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  • A Re-Investigation of the Mystery of Sun Yatsen’s Hawaiian Birth Certificate
  • Patrick Anderson (bio)

On March 14, 1904, in central Honolulu, Mr. A. L. C. Atkinson, the Secretary of the Territory of Hawai‘i—the highest civil servant after the Governor of Hawai‘i—willingly put his signature and assent upon a Certificate of Hawaiian Birth for an individual called “Sun Yat Sen,” who described himself as a resident of Kula, Maui, Hawaiian Islands. This certificate stated that, from “the evidence submitted by witnesses” and “from his affidavit,” Sun was born in the Hawaiian Islands on March 24, 1870. The certificate has long been considered to be a problematic document, not least because posterity knows full well that the famous Dr. Sun Yatsen, the “Father of Modern China” and First President of the Chinese Republic, was not born in Hawai‘i, and that he was not born in the year 1870. Sun Yatsen’s real birth-date was of course on November 12, 1866, and his real birthplace was his ancestral village of Cuiheng, some fifty miles south of Guangzhou (the city of Canton) in the southern province of Guangdong, China.1 These basic facts were confirmed long ago with confidence among all of Sun Yatsen’s reputable biographers and historians, Chinese and Western alike.

Why then did one of Hawai‘i’s top civil servants put his name to this document? Had he been misled by “the evidence submitted by [End Page 57] the witnesses” and/or by the evidence of Sun’s own affidavit? Posterity does seem to think that he had, and most likely by both sides. Yet posterity may turn out to be mistaken in this conclusion, for I believe that the Hawaiian Secretary was not misled by any false evidence submitted by the relevant witnesses, or even by Sun himself. Moreover, I believe that Sun Yatsen’s Hawai‘i birth certificate, and the Hawai‘i/USA territorial passport that went with it, are documents whose origins have hitherto been widely misunderstood and misinterpreted. I will try to show here that understood correctly they were not frauds committed by Sun Yatsen against Hawai‘i. Rather, they constitute Hawai‘i’s bounty, bestowed willingly upon Sun Yatsen. Indeed, I believe they were bureaucratic gifts granted freely and knowingly to Sun in gratitude by a tight circle of born-and-bred Honolulu men who worked right at the top of Hawai‘i’s government and political establishment. What these documents, and the legal and travel rights they embodied represented, was the most valuable and practical “thank-you present” this circle was able to offer the 37-year-old Sun Yatsen, whose ideas, character, and revolutionary activities they admired, and whose career and prospects they had followed for a decade. Given that in 1904, Sun was by some distance the Hawaiian Islands’ internationally-most-famous occasional resident, these documents were created and given in recognition for political services this remarkable ‘Honolulu Boy’ had already performed, for the twin causes of advanced republican government and progressive republican ideology.2 These cherished causes were shared by the ruling political elite of the annexed Territory of Hawai‘i. This elite saw in Sun Yatsen’s progressive republican modernism a beacon and rallying point for Hawai‘i’s own Native Hawaiian people to reconcile themselves towards the enforced transformation of their country from its status as a sovereign native kingdom, to union with the world’s most advanced republic, the United States of America. The birth certificate and passport were also, I believe, an equally sincere recognition of the political services to republicanism of the leading Kanaka Maoli (Native Hawaiian) lawyer, Sun Yatsen’s friend, John Lota Kaulukou. It was Kaulukou and his measured vocal support in the key years 1894–8 for the Republic, and for its future annexation to the USA, who had been one of this circle’s key local political allies in this fraught and twisting journey.3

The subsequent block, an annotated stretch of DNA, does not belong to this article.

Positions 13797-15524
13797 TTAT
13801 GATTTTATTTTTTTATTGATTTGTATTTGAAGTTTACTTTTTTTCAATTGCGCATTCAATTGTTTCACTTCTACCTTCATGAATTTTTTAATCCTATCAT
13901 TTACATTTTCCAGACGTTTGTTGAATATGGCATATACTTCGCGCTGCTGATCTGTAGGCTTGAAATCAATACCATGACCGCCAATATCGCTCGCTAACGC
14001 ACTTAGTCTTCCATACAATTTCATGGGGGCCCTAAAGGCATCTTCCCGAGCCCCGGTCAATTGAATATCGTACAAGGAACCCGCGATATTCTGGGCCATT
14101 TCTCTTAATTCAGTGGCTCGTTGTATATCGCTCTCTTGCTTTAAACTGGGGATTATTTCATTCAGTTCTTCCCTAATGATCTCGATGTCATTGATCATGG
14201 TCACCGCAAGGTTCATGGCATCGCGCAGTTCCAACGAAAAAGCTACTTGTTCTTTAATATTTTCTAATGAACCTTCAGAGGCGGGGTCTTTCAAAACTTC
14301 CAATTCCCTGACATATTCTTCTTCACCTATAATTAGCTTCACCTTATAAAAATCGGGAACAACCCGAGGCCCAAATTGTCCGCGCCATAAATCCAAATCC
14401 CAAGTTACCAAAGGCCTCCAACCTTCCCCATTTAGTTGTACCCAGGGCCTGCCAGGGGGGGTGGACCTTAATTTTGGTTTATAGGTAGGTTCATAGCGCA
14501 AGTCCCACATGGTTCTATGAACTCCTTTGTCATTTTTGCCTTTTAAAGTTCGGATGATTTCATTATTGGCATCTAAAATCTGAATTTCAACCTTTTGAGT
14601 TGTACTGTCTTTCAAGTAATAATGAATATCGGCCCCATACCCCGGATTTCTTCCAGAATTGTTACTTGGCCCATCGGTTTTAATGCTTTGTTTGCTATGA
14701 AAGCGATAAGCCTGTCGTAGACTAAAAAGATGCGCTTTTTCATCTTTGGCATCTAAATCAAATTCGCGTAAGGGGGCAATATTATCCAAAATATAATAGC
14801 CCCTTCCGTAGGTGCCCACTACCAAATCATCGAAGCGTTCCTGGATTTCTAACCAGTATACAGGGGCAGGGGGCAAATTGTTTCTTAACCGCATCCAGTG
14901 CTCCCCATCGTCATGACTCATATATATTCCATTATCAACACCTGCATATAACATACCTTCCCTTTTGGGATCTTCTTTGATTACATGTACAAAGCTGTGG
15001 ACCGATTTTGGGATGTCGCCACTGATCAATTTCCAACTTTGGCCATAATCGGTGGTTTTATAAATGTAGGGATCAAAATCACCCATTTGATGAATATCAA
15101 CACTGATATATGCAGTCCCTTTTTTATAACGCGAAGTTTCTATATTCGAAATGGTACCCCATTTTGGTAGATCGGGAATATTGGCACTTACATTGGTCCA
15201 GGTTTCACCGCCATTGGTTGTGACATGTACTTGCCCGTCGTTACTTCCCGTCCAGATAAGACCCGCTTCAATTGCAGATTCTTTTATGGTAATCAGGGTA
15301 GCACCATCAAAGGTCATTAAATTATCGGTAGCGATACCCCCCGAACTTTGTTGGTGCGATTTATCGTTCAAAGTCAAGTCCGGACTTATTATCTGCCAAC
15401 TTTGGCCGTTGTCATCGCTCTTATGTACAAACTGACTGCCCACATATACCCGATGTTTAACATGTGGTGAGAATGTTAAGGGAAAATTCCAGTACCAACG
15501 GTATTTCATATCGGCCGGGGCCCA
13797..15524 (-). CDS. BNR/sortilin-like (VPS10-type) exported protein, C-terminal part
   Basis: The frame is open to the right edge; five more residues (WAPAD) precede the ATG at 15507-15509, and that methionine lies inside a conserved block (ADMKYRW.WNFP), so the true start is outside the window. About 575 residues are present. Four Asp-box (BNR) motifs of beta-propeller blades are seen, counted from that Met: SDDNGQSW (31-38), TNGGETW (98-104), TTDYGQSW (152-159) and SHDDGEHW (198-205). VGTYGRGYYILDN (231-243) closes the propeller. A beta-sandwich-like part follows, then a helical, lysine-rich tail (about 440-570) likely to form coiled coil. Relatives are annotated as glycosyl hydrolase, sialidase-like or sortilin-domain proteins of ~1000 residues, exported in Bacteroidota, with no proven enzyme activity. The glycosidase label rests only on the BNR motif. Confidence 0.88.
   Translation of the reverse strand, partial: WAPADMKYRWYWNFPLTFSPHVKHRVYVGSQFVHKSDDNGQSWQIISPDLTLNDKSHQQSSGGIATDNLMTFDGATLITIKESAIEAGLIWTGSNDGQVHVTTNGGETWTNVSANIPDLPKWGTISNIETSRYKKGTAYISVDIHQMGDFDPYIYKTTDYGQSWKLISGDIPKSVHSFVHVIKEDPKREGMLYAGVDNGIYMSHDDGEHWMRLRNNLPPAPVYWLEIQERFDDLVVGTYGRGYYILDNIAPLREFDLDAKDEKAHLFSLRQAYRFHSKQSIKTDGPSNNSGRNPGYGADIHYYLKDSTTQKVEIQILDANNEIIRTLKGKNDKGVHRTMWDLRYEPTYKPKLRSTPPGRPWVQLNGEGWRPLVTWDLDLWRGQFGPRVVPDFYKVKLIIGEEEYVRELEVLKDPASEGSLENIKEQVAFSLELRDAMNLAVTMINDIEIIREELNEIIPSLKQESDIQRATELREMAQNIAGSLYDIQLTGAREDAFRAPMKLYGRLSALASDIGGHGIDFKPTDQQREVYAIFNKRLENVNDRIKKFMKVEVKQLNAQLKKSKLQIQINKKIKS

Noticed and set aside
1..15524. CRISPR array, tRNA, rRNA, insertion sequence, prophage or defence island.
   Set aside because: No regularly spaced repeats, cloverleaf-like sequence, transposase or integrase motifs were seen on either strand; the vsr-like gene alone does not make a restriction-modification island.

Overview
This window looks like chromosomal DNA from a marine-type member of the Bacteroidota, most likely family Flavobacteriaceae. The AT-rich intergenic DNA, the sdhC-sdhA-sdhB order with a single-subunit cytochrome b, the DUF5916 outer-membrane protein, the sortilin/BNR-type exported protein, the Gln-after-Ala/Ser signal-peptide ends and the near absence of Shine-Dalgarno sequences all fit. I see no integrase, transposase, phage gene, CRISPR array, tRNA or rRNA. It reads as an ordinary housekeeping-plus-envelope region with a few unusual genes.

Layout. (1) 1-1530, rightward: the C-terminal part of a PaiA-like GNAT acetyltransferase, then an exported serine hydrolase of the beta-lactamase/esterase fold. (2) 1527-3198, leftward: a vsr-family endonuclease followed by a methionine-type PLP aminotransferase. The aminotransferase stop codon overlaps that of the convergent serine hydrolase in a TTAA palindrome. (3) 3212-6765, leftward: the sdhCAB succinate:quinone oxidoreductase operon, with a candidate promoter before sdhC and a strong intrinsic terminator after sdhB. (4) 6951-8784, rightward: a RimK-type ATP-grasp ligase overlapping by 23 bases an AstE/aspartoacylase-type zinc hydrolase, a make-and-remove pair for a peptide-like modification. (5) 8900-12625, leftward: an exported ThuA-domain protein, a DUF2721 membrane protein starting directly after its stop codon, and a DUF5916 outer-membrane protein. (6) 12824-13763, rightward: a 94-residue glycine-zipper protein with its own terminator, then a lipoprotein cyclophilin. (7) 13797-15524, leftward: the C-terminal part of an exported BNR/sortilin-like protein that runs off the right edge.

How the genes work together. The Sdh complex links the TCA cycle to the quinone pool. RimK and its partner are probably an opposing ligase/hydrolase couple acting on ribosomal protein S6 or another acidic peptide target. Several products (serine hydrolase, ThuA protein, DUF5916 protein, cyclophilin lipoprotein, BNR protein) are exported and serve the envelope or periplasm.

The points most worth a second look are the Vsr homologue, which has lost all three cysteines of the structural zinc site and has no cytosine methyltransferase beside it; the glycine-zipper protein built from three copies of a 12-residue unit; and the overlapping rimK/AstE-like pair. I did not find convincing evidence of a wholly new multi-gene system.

Fine as these resonant sentiments may all sound in principle, is [End Page 58] there really any good evidence to support such a fundamental re-evaluation of a much-scrutinized topic? For on the face of it...


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